support from the maniacs to warrant a medal. Ho-cheng really liked it and was ready to go for a gold medal.
Klaus wrote: 'Nose; very intensive - fresh, mint? pinapple, malt? yeast? maybe a little bit sour. Taste: malty,
sweet, ginger citrus, very rounded. Is it a bourbon cask? Someone who likes this style would rate it higher.'

Macallan 12yo 'Sherry' (40%, OB, Bottled 2004)
We were delighted we had the opportunity to sample a bunch of bottlings in the new Macallan range that
was introduced this year. There are quite a few sherry afficionado's amongst the maniacs, so it didn't come
as a big surprise that the first medal winning Macallan is the 'sherry' version that is offered as an alternative
to the new 12yo 'Fine Oak'. That one just missed out on a bronze medal with an average score of 79 points.
That being said, Craig, Peter, Krishna, Ho-cheng & Mark actually preferred the 'Fine Oak' over the 'sherry'.

Ledaig 29yo 1974/2004 (50%, Dun Bheaghan, C#5477-5478)
(Cask #5477-5478, 396 bottles)
  This one received nominations from ten maniacs (Olivier, Krishna,
Roman and Alexander even voted for silver and Serge for gold), but in the end the maniacs that didn't
like it disliked it so much that this one still ended up with bronze. Nothing to be scoffed at; that means
it's recommendable. Davin wrote: 'Dry and grassy, flowers, cinnamon, cloves, rich fruity sherry, the xmas
spices dominate, grass, sileage, apples, grass oil and sherry, cactus fruit, complex and nicely balanced.'

Macallan 21yo 'Fine Oak' (43%, OB, Bottled 2004)
  This was Craig's favourite among the Fine Oaks, he liked it a lot and nominated it for a gold medal.
Actually, it was the only one of the 'Fine Oaks' he deemed worthy of a medal. Not all maniacs were as strict,
though. Ho-cheng, Mark and Alexander all voted for silver and there were five votes for bronze. In the end,
it managed to earn an average score just short of that for the 30yo Fine Oak - which is quite impressive...
Craig wrote: 'Gold! Beautiful nose. Palate has chocolate and nuts then tropical fruit - classy and refined.'

Macallan 25yo 1978/2004 (50%, DL OMC, 258 Bottles)
(Douglas Laing Old Malt Cask, DL 1214, 258 bottles)
  Hey, this is actually a bit of a surprise.
Most maniacs usually like their malts at a slightly higher proof, but in this case this 'overproof' (50%)
bottling got sucker-punched by the 25yo 'Fine Oak'. On the other hand, it earned pretty much the same
average score as the 30yo 'Fine Oak' OB, which is not bad at all. Four maniacs nominated this one for a
silver medal and it received five votes for bronze. Davin wrote: 'A nice sweet, smoky whisky to sip slowly.'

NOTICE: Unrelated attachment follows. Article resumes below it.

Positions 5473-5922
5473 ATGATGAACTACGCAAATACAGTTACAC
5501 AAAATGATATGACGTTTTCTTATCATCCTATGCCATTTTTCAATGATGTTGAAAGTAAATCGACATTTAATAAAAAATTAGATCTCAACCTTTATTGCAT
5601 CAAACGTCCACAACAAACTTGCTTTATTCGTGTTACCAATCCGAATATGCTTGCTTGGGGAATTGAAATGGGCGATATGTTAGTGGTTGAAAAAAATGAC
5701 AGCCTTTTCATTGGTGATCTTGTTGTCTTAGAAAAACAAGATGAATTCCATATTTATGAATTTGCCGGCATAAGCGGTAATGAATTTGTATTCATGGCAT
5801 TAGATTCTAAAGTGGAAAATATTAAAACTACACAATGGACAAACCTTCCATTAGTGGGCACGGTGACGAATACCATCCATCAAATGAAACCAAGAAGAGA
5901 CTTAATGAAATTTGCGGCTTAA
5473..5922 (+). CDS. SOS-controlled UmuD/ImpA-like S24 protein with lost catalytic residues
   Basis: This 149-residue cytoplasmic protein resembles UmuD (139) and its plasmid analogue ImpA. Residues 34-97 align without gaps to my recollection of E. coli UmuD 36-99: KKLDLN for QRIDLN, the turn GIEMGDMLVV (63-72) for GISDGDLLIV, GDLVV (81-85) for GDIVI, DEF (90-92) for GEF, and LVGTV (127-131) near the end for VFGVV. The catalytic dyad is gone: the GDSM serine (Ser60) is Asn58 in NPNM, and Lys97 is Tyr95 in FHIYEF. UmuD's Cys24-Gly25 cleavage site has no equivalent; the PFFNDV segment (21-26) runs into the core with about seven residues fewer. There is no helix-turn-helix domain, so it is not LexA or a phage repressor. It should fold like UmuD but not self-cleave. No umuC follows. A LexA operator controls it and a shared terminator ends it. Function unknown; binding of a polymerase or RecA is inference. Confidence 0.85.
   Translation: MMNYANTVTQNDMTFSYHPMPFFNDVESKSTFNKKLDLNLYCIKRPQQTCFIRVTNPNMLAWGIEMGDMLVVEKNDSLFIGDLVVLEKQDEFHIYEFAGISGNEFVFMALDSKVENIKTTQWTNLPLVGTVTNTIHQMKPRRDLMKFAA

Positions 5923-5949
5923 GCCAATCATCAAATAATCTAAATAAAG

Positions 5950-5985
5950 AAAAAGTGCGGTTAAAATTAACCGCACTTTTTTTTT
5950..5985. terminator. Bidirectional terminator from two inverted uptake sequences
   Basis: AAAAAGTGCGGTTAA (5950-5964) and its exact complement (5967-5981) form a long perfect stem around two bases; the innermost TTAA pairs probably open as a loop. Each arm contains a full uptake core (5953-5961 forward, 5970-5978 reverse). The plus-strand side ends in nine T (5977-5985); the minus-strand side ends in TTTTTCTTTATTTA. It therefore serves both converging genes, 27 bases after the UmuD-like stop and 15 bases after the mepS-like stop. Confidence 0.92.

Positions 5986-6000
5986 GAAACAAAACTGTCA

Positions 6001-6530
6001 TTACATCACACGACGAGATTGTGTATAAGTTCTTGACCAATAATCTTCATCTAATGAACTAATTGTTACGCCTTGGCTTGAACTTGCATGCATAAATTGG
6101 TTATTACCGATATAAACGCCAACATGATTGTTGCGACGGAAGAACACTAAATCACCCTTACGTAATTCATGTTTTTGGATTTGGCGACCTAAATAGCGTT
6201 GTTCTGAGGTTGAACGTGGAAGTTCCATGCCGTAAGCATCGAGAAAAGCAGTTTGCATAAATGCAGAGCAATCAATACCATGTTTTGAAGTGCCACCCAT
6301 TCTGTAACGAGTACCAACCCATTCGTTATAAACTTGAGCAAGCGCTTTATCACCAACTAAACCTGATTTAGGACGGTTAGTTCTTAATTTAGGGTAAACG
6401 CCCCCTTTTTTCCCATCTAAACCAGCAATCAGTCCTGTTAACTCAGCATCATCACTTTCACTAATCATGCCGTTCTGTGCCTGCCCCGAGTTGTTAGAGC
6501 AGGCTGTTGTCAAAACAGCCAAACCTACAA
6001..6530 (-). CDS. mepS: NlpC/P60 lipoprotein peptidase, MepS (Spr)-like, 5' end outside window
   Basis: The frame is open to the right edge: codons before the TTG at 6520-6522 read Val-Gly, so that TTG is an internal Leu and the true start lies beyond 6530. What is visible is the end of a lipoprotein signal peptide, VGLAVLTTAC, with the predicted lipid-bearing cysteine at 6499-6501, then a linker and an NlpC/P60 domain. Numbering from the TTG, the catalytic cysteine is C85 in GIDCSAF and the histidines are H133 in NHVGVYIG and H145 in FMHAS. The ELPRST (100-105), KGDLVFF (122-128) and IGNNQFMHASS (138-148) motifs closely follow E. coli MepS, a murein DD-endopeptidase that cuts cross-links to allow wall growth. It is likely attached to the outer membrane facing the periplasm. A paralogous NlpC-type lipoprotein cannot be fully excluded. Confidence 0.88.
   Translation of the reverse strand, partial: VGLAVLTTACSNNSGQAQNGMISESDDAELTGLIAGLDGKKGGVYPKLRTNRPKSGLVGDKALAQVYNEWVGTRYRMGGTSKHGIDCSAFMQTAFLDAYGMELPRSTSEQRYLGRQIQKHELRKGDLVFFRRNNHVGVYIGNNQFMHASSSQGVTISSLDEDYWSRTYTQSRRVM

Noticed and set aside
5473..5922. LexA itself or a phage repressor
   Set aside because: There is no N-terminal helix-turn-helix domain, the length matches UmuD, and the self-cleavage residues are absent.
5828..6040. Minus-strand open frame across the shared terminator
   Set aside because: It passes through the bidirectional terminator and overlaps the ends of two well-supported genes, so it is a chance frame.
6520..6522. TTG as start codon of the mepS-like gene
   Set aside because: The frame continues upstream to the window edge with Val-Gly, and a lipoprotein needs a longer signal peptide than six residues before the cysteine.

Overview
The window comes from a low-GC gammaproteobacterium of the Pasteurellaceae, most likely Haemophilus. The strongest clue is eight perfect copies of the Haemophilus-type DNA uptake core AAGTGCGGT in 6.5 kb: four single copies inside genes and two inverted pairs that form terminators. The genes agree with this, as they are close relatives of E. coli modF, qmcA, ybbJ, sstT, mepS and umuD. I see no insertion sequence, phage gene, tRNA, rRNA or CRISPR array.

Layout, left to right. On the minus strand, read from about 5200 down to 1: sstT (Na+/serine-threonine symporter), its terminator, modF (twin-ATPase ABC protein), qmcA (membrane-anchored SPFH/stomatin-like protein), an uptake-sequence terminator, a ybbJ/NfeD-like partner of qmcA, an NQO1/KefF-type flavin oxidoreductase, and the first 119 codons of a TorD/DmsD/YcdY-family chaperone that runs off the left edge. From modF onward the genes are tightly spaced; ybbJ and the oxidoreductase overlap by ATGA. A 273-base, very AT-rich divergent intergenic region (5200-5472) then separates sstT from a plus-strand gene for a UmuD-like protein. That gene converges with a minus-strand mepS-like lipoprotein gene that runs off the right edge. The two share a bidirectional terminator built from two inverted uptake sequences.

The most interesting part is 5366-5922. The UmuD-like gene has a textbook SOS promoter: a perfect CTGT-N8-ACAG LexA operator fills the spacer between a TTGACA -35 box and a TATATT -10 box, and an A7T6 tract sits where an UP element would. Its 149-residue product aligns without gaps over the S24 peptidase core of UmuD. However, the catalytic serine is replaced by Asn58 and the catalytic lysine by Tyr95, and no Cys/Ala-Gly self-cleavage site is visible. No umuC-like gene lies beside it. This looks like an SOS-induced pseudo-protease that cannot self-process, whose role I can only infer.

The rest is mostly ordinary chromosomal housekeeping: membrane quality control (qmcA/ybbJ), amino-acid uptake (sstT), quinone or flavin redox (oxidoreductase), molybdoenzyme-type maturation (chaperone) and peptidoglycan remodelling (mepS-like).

Macallan 25yo 'Fine Oak' (43%, OB, Bottled 2004)
Overall, this 25yo expression turned out to be the favourite 'Fine Oak' expression of the malt maniacs.
It received two votes for gold (Roman and Mark), six for silver (Serge, Davin, Ho-cheng, Alexander, Luc
and myself) and two for bronze (Olivier and Krishna). Even the three maniacs that didn't nominate it for
a medal liked it, which is quite an acomplishment in such a gruelling blind set-up. Krishna proved his nosing
skills once more by describing this blind sample as 'a milder version of the last one' - which was the 21yo!

Macallan 30yo 'Fine Oak' (43%, OB, Bottled 2004)
Older isn't neccessarily 'better' - and this is a bottling that proves it. The 25yo 'Fine Oak' expression earned
a slightly higher average score, even though the two maniacs that nominated the 25yo for gold both scored
this 30yo one point above the 25. In fact, few maniacs scored them more than a point apart! Only Ho-cheng
found significant differences. Davin describes the bouquet as 'Wax, dried fruit, alcohol, grass, mild tobacco,
some dryness, hints of smoke, glue stick, plastic, wood
.'  Krishna found this a 'Textbook Sherried speysider'.

Port Ellen 21yo 1982/2004 (50%, DL OMC, 420 bottles, Sherry)
(Douglas Laing, 420 Bottles, Full Sherry)
  The winner of the TOP SHERRY CASK AWARD might as well have
won the Islay Award of Excellence - and vice versa. In the end, we agreed that 'sherry' was an even more
defining element in this whisky than in the 23yo Port Ellen - at first Luc was convinced he tasted Glenfarclas.
His notes say: 'Lovely Glenfarclas nose, deep intense sherry notes, burnt sugar from a crème brulée, super
complex nose, super super super. Whauh, what a super whisky!'
  Agreed, a super whisky indeed, Luc!

Port Ellen 23yo 1979/2003 (46%, Wilson & Morgan, Butt #6769)
This Port Ellen won the ISLAY AWARD OF EXCELLENCE - but it was a contender for the Top Sherry Cask
Award as well. Just like the 21yo OMC Port Ellen, it has a beautiful combination of Islay and sherry traits.
Craig's notes say: 'Big sherry with great rancio characters. Very peaty palate. Big peat and leather in tail.'
It's interesting to see that all three gold medal winners this year (two Port Ellens and a Brora) were in fact
produced at distilleries that no longer exist. And keep in mind we tasted them blind - no 'label effect' here.

Scapa 23yo 1979/2003 (55.6%, Chieftain's, C#663, 564 bottles)
(Sherry Butt #663, 564 bottles)
  This was another big surprise this year. Even though there were many
Highland Park bottlings in the competition, Scapa brought the ISLANDS AWARD OF EXCELLENCE from
Skye (Talisker won last year) to Orkney. Well, this certainly is a worthy winner; Krishna, Ho-cheng and
Alexander nominated it for gold and Olivier, Peter, Klaus, Luc and myself were not far off either. Great!
Davin felt this was 'A contemplative malt that develops nicely over time.' Agreed; seriously good stuff.